Let There Be Light: Physics, Philosophy and the Dimensional Structure of Consciousness

Let There Be Light: Physics, Philosophy and the Dimensional Structure of Consciousness

Let There Be Light: Physics, Philosophy and the Dimensional Structure of Consciousness

Let There Be Light: Physics, Philosophy and the Dimensional Structure of Consciousness

Synopsis

Consciousness is dimensionally structured. Nobody 'has' consciousness. Instead, everybody is 'in' consciousness. Building on the work of Samuel Avery, the book presents a new myth and paradigm for understanding consciousness, exploring the connections between consciousness, physics, quantum mechanics, myth, and meditation.Author Stephen Hage says, 'My intent is to provide a template readers can use to more clearly understand how the universe works and why, even though matter appears to truly exist, its existence cannot be scientifically proven. It explores enigmas in physics which still exist and cannot be satisfactorily explained. It explains why the Dimensional Structure of Consciousness is a new paradigm upon which a new myth can be constructed to help better understand how the universe works as Copernicus did when he shattered the myth that the sun orbits the earth rather than the other way around.The style is conversational and friendly; the book is intended to be valuable for intelligent lay readers interested in the subjects of consciousness, physics, quantum mechanics, philosophy, metaphysics, myth and meditation; and the deep and meaningful connections between those areas of inquiry.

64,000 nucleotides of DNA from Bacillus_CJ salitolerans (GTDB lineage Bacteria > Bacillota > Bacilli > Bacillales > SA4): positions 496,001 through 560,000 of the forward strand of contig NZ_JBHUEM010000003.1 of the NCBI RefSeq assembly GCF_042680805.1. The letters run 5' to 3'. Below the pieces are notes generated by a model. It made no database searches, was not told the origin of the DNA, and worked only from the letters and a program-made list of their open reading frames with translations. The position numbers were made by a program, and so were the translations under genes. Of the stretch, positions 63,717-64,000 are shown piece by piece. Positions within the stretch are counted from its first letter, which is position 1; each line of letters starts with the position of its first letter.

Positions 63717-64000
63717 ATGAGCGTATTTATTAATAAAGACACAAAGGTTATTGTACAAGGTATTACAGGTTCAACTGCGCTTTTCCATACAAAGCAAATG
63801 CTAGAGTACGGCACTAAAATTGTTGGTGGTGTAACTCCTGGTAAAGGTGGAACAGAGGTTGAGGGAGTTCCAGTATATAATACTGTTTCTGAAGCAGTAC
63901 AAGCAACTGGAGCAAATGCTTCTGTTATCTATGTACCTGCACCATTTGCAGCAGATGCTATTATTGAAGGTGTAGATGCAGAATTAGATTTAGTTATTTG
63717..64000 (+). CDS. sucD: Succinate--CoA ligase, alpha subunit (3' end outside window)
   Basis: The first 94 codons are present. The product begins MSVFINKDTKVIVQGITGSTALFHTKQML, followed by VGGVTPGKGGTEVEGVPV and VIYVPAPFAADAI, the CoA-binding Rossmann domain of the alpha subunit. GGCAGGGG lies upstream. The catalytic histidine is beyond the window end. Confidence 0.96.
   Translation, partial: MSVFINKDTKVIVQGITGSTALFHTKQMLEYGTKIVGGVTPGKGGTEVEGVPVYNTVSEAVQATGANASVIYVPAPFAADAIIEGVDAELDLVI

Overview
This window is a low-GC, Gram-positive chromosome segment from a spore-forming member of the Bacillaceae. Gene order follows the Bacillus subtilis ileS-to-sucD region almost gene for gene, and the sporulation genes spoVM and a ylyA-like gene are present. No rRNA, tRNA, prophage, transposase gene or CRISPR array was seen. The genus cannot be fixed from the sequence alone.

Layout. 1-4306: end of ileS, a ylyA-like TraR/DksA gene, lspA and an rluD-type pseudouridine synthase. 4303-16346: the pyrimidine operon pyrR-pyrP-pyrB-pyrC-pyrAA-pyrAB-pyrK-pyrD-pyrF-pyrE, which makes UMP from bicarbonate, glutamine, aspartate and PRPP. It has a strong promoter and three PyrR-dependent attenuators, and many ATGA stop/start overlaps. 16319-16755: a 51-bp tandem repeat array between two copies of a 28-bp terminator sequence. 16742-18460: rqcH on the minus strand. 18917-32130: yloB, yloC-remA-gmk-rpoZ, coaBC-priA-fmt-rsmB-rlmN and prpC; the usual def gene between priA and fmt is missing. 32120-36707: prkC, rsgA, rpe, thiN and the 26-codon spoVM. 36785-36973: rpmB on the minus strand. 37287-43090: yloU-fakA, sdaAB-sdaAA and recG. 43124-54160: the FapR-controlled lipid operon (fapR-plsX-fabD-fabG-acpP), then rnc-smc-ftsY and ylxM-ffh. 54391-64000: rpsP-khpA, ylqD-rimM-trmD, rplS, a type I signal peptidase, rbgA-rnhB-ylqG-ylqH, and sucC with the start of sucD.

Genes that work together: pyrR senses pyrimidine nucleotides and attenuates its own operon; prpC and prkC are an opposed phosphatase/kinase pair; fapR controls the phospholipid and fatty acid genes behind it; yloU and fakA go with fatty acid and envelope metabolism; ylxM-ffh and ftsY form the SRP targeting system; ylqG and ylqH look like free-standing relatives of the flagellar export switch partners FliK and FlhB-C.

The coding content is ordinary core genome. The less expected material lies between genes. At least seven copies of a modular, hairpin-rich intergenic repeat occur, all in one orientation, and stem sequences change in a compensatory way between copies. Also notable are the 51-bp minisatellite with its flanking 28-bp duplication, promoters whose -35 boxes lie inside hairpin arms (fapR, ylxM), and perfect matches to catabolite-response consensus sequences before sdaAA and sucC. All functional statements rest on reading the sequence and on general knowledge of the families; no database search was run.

Excerpt

This book is a meditation on and an appreciation of Samuel Avery’s Transcendence of the Western Mind. My intent is to illuminate some of the concepts and ideas he presented in a style that—if I’m successful—will be relatively easy to understand. That’s a tall order given that in Transcendence of the Western Mind, Avery presents a new myth useful for understanding why matter, as we have come to appreciate it, doesn’t truly exist. For most Westerners, the suggestion that matter doesn’t exist is so absurd they aren’t even willing to consider it. But, what makes his argument so powerful and convincing is, in presenting us with a new myth he doesn’t simply present it de novo. Instead he insists on including the physics associated with all the ideas he presents without resorting to mathematics and mathematical formulas which make most people’s eyes glaze over the moment they see them. in that respect, I have followed Avery’s lead.

For Westerners, the mindset that governs understanding of how the universe works is tied directly to the ideas and myths created by Rene Descartes. He believed that matter exists and helped shape our ideas regarding consciousness with his famous declaration cogito ergo sum—I think, therefore I am. We picked up that ball and ran with it which explains why we believe the cup we see sitting on the table is really out there because, after all, we can see it and touch it and, if we wish, do things with it like drink coffee.

Our Cartesian imprinting is very strong, so strong that most scientists believe that matter truly exists. But, interestingly, especially for scientists and particularly for physicists, to their dismay they have discovered it is impossible to scientifically prove that matter exists.

This raises a host of interesting and difficult questions like, if scientists cannot prove that matter exists, why is it that I have no trouble seeing and manipulating objects I assume are composed of matter? For most people this isn’t a big deal because they assume matter exists and that it’s just crazy to deny it exists.

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